Alan Cuthbertson – Doctor, no mañana, hoy!

Anybody who has visited Spain will recognise the word mañana. It´s real translation means morning or tomorrow. If someone Spanish tells you that is when something is going to get done, then they mean, not today.

I don’t know if it´s the culture, attitude or just the heat but everything seems to be done much slower over here compared to the UK. Well that’s what I thought until I needed to use the Spanish National Health System.

I often hear the stories from family back in England about the difficulty getting doctor`s appointments and the long wait for referrals, not to mention the costs of prescriptions, so when I arrived in Spain and needed to visit the doctor I was expecting the worst.

I mentioned I needed to see the doctor to one of my Spanish friends whilst in the bar one night.

“Do you have one of these?” he asked in broken English showing me a green card.

“No” I replied, not knowing what it was.

The next day he took me down to the local government offices and helped me fill out a few forms. Apparently if you work or are a pensioner you are entitled to full medical cover, if not you have to contribute a monthly fee. Within the week my green medical card arrived.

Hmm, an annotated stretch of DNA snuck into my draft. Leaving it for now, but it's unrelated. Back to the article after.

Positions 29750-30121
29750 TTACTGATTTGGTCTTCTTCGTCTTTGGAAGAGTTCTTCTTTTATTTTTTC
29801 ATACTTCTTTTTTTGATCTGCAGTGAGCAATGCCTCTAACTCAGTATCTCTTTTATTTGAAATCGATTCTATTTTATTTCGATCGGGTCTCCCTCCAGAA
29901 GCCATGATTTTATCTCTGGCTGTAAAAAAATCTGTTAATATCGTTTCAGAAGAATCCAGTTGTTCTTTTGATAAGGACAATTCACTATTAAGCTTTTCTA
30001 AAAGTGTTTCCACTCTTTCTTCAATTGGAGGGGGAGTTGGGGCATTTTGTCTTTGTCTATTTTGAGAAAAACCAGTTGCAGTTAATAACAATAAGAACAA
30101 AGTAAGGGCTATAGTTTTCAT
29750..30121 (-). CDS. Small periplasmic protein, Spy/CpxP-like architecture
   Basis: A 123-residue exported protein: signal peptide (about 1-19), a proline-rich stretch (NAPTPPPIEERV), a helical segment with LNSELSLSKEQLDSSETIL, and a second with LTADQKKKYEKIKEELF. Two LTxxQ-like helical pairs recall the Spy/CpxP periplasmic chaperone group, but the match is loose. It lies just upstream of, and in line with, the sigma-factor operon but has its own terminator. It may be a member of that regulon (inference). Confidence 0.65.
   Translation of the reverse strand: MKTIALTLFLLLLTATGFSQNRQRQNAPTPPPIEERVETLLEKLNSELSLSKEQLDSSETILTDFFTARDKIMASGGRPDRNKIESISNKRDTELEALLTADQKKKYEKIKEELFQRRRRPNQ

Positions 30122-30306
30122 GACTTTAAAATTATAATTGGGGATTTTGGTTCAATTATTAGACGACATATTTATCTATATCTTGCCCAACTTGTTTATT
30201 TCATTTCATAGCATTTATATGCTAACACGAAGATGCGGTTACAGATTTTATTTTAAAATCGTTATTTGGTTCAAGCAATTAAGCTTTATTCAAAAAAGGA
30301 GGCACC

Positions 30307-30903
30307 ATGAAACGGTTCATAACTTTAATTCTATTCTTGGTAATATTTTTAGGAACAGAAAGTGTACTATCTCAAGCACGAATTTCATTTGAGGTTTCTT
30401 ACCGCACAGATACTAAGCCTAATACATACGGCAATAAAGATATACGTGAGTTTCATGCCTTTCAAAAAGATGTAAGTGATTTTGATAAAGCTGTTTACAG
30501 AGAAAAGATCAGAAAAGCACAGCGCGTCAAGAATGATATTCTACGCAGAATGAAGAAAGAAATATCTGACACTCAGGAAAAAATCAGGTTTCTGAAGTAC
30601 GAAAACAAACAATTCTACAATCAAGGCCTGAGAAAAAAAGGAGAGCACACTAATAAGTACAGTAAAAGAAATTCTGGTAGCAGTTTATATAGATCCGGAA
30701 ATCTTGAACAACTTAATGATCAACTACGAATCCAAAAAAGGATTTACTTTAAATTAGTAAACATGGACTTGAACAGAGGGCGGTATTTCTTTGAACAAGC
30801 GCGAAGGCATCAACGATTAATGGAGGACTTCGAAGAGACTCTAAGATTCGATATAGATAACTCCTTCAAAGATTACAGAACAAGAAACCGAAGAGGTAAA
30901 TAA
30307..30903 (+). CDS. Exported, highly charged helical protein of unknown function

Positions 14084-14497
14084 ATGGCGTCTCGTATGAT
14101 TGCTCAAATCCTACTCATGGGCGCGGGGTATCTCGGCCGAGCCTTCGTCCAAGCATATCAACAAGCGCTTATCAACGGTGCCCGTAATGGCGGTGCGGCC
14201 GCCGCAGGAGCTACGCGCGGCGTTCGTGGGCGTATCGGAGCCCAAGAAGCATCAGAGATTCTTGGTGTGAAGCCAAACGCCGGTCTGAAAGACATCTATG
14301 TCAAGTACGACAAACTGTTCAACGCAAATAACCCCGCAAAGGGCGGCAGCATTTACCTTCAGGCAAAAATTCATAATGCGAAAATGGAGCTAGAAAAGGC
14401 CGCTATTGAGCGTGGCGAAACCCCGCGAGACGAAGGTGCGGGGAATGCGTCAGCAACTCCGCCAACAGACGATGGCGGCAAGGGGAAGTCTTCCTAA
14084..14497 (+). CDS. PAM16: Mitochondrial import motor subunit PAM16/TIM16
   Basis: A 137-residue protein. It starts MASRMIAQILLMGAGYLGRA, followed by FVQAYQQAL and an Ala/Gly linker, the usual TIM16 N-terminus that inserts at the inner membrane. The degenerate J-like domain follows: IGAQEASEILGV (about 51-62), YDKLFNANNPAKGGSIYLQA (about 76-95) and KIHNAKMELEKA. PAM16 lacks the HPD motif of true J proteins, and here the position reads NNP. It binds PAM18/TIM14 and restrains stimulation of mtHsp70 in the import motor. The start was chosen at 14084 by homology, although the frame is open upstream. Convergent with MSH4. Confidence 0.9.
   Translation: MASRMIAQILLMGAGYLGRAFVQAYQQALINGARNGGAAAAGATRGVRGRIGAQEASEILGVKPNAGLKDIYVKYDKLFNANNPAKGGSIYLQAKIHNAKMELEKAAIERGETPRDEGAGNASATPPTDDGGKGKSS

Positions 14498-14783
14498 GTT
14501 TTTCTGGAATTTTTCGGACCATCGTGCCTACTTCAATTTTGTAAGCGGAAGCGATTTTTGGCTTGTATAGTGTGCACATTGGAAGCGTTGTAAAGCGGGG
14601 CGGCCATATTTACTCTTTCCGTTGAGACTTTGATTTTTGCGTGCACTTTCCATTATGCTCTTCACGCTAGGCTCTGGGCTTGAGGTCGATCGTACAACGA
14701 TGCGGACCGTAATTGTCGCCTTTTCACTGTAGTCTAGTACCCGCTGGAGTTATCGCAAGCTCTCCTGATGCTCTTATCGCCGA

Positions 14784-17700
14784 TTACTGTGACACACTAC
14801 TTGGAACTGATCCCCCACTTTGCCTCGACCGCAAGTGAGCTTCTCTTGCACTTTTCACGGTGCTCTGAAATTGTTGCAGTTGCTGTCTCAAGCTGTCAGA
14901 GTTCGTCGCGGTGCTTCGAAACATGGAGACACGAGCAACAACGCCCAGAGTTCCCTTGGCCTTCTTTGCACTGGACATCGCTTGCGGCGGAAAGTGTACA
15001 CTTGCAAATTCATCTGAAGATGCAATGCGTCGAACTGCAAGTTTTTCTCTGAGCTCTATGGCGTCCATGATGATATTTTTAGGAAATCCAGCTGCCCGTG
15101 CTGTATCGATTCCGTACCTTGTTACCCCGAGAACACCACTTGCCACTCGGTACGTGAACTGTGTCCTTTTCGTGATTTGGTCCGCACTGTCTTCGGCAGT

I sought out the friend who had helped me get the card to ask him how I go about getting an appointment. I presumed I would have to go to the local town 8km away to the new hospital to see the doctor.

When he explained the system, I couldn’t believe it. Our village only has about 250 people but every Monday, Wednesday and Friday, a doctor, nurse and pharmacist turn up. There is a small, fully equipped surgery hidden away behind the bar. You go at 9am and put your name on a list. At 10am the full medical team turn up. I´ve now been a few times and there has never been more than 5 people waiting. Amazing.

I need regular medication, being an asthma sufferer. The doctor puts my medical card into a machine and transfers all the prescriptions directly onto it. Every month I go to any chemist in Spain and present my card. It´s not unusual for 4 items to cost me less than E10 (£8, that´s less than one item in the UK).

I did have a nasty fall once and had to go to the new hospital in the local town. I turned up at the A&E department expecting a 4 hour wait. I was in, X-rayed, seen by the doctor and discharged within 45 minutes. Thank God, the medical staff don´t use the phrase MAÑANA.

Don’t forget if you visit Spain for any reason bring your EHIC card and make sure you have insurance.

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